Identifying Visual-Perceptual Difficulties in Children
- 26 June 2015
- Posted by: CDC
- Category: News,
Visual perception refers to our ability to process and organise visual information from our environment. Good visual-perceptual skills are important for many everyday skills such as reading, writing, cutting, completing maths problems and puzzles and dressing as well as many other daily activities. If your child has difficulty completing these tasks, he/she may struggle with their learning in the classroom and this could affect their self-esteem in the long run.
Signs of a visual-perceptual processing problem:
- Has trouble completing puzzles, dot-to-dot worksheets and copying words and 2D and 3D designs.
- Reverses numbers, letters and words when writing and reading.
- Has difficulty sequencing letters or numbers in words or math problems.
- Has confusion over similar words.
- Has difficulty with hidden picture activities or finding a specific item on a cluttered desk.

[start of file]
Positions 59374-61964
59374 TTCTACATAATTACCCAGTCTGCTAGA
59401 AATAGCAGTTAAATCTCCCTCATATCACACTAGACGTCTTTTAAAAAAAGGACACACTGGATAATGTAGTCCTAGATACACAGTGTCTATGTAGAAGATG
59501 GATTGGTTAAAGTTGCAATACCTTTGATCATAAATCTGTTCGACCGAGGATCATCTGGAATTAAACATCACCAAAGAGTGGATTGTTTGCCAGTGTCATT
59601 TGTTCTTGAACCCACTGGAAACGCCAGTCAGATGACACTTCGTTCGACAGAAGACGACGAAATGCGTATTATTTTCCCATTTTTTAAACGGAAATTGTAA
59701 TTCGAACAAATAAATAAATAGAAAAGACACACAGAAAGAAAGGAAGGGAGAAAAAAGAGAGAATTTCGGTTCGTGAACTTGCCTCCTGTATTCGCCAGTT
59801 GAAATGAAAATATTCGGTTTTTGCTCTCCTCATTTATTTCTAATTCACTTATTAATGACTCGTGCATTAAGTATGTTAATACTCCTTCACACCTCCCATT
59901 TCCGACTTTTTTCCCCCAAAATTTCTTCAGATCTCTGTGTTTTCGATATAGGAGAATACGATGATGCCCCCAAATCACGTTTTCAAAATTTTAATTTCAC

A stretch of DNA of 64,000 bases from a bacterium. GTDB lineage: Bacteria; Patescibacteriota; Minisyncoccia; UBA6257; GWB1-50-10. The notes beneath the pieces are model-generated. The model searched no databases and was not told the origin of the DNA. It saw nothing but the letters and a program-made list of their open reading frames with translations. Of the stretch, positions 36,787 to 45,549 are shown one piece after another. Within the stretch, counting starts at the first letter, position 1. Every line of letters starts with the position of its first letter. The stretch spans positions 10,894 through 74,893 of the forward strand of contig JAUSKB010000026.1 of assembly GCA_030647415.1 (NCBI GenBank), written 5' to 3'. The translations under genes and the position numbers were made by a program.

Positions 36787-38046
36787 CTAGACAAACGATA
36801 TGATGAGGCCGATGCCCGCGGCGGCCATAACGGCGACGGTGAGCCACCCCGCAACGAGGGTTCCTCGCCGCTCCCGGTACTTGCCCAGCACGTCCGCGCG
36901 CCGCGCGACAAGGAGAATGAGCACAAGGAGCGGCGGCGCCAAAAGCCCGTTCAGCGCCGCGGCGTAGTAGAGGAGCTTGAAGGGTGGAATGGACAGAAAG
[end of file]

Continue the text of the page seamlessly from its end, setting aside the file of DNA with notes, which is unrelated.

- Loses track of words when reading.
- Has trouble discriminating between the size of letters and objects.
- Has difficulty remembering left and right directions.
- Has eye-hand coordination difficulties (e.g., tying shoe laces, buttons, participating in sports activities).
Professional consultation with a psychologist, behavioural optometrist and/or occupational therapist may be necessary for further assessment and intervention. Activities and games such as completing mazes, dot-to-dot worksheets, puzzles, finding items in hidden pictures, memory games and copying shapes and designs can help to improve their visual-perceptual skills.